Day 1 – Tuesday, late afternoon. File arrives from editor with a full page of notes in the body of the email with, "Here are the things you need to be looking for and changing as you make your way through the manuscript. They may or may not be noted on the pages." I pick myself up off the floor, and then I open the file. Red text flashes across the screen, making me squint from the brightness of the glare. I pick myself up off the floor again. Taking a deep breath, I close the file and walk out to my husband. He sees my face, and instantly assumes someone is dead. Not exactly, but I can't deal with the overwhelming emotions. I'll start tomorrow.
Day 2 – Wednesday. I get through 25 pages in the first 4 hours. I'm worried about how much time its taking, but feeling ok. My editor has done a "heavy edit" on the first 30+ pages, pointing out each and every error, so I've got a good roadmap. Surely, I'm going to get better at this as I get the hang of it.
Day 3 – Thursday. Holy shit, I'm taking the day off at my "real" job tomorrow. This is a frigging nightmare. I'm not going to finish by my deadline, which is next Tuesday. My husband is leaving the next morning for a business trip. He's got to provide coverage for a hospital over the weekend, and I'm going to be all alone with our four year old. Oh, hell no. I call my mom, and she agrees to take the munchkin for the weekend after her soccer game on Saturday morning. Thank God.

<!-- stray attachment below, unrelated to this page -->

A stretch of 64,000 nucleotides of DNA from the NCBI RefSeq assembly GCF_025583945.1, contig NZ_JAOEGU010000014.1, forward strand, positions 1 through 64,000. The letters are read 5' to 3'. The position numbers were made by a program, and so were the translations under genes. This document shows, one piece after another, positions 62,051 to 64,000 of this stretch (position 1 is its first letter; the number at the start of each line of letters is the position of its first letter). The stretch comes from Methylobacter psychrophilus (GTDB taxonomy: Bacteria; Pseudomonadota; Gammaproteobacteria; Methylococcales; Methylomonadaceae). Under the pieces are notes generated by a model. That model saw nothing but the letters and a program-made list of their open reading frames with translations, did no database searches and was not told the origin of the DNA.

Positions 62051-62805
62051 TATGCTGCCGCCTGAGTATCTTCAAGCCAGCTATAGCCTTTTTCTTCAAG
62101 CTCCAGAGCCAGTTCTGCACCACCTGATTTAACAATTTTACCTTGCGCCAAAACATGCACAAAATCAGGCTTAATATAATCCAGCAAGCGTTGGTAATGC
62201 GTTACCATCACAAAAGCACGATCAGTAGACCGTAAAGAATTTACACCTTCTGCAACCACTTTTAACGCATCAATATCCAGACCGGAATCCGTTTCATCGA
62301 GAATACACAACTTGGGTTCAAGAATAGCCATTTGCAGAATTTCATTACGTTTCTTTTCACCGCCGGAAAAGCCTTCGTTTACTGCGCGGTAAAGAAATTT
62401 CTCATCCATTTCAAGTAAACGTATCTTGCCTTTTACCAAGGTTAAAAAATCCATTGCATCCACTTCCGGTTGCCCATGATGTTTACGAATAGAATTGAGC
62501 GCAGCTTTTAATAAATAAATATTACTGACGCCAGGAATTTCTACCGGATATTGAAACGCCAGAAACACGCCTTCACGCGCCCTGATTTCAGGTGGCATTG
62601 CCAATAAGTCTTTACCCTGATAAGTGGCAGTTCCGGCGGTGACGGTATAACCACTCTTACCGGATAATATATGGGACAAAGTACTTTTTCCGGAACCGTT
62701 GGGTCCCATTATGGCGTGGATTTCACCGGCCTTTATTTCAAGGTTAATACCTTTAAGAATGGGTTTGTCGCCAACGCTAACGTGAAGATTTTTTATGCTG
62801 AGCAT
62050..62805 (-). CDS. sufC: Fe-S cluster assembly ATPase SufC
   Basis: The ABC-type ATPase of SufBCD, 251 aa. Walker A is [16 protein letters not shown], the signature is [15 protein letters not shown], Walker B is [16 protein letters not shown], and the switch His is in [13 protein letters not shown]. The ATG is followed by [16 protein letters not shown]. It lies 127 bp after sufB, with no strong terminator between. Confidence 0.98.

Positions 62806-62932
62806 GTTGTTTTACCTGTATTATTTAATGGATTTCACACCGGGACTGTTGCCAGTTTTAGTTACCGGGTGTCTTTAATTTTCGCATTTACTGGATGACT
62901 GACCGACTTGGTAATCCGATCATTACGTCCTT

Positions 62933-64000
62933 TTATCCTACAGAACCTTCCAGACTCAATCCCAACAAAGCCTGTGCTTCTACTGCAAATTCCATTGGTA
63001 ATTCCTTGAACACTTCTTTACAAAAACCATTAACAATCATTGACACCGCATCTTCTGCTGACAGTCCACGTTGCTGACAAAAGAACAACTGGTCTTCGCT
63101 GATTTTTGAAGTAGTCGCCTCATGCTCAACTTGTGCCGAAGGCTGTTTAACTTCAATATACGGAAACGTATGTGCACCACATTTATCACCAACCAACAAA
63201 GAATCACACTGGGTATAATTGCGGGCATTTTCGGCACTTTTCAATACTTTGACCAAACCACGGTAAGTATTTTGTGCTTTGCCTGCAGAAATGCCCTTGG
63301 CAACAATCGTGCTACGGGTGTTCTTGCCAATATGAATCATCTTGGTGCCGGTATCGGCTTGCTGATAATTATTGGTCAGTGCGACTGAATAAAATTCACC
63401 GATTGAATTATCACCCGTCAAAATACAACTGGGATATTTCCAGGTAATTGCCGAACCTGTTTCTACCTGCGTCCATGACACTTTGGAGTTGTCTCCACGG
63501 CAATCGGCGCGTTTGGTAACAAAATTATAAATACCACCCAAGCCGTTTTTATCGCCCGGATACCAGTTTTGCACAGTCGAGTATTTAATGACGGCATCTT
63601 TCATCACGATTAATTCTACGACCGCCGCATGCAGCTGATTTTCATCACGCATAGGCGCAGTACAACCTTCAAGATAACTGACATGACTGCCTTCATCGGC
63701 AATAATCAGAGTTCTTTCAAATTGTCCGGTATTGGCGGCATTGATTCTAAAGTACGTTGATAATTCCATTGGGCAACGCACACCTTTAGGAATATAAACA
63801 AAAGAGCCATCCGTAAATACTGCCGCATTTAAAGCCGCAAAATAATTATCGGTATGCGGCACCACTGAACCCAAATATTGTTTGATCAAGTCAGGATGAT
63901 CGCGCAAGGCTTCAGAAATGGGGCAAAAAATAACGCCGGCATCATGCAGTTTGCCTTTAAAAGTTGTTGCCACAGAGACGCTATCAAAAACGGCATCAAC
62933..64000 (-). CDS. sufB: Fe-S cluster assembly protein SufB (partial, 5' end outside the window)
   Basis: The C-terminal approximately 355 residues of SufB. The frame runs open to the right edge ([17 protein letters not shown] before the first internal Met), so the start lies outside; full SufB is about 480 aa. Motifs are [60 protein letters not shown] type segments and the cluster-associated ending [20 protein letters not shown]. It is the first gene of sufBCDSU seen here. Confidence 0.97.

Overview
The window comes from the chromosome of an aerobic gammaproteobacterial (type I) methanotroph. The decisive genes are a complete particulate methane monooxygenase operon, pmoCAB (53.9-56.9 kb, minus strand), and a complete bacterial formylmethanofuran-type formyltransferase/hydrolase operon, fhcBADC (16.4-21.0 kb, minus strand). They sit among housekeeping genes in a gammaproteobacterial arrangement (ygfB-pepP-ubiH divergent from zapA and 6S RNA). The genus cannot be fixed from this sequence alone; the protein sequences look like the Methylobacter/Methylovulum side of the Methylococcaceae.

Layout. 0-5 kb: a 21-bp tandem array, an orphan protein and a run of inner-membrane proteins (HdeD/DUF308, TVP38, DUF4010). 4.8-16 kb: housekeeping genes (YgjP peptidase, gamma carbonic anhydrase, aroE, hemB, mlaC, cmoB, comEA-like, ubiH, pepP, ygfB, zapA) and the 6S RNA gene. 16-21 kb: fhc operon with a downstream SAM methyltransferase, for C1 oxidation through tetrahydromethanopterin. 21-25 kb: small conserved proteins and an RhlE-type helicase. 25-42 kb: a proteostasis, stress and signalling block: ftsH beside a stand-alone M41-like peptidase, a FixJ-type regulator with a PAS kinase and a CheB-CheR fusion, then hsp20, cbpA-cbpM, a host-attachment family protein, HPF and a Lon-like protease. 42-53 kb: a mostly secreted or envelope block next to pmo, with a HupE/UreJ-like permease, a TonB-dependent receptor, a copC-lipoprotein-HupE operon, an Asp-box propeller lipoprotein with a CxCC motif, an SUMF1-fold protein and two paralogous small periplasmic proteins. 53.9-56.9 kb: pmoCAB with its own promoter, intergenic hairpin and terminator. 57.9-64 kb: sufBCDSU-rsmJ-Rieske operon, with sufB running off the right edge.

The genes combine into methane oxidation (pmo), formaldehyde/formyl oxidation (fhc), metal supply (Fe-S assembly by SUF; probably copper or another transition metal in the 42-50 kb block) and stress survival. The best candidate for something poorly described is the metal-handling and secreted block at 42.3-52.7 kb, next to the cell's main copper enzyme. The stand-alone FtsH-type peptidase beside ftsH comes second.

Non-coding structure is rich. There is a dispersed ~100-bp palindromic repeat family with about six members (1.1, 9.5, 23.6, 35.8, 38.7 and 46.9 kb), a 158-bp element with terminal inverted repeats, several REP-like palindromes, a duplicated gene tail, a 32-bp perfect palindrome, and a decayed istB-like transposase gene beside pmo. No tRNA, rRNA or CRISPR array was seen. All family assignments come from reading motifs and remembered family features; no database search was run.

Day 4 – Friday. After editing ten hours straight other than pee breaks-which are all too frequent because I have a little person lying on my bladder-and food runs to the fridge, I take a break to speak to my kid. One of her friends comes over, and I order enough pizza to get me through the duration. Her friend goes home and my daughter goes to bed after three hours away from the computer. I go back to work until 2 a.m. I cry. A lot.
Day 5 – Saturday. It's post soccer game and I'm home alone with no distractions. The heavy edit notes have been long-gone for days, and I have to find, and correct, most of my own problems. The pace has slowed considerably. I'm no longer averaging 6 pages an hour. Including re-writes that have now become necessary because I've matured as a writer since last year when the story was drafted, I find minor logic problems that MUST be fixed. My eyes are burning, my back is screaming, and I can't feel my legs. At 3 a.m. I call it quits, because I don't even understand the storyline anymore. Why did I write this damn thing, anyway?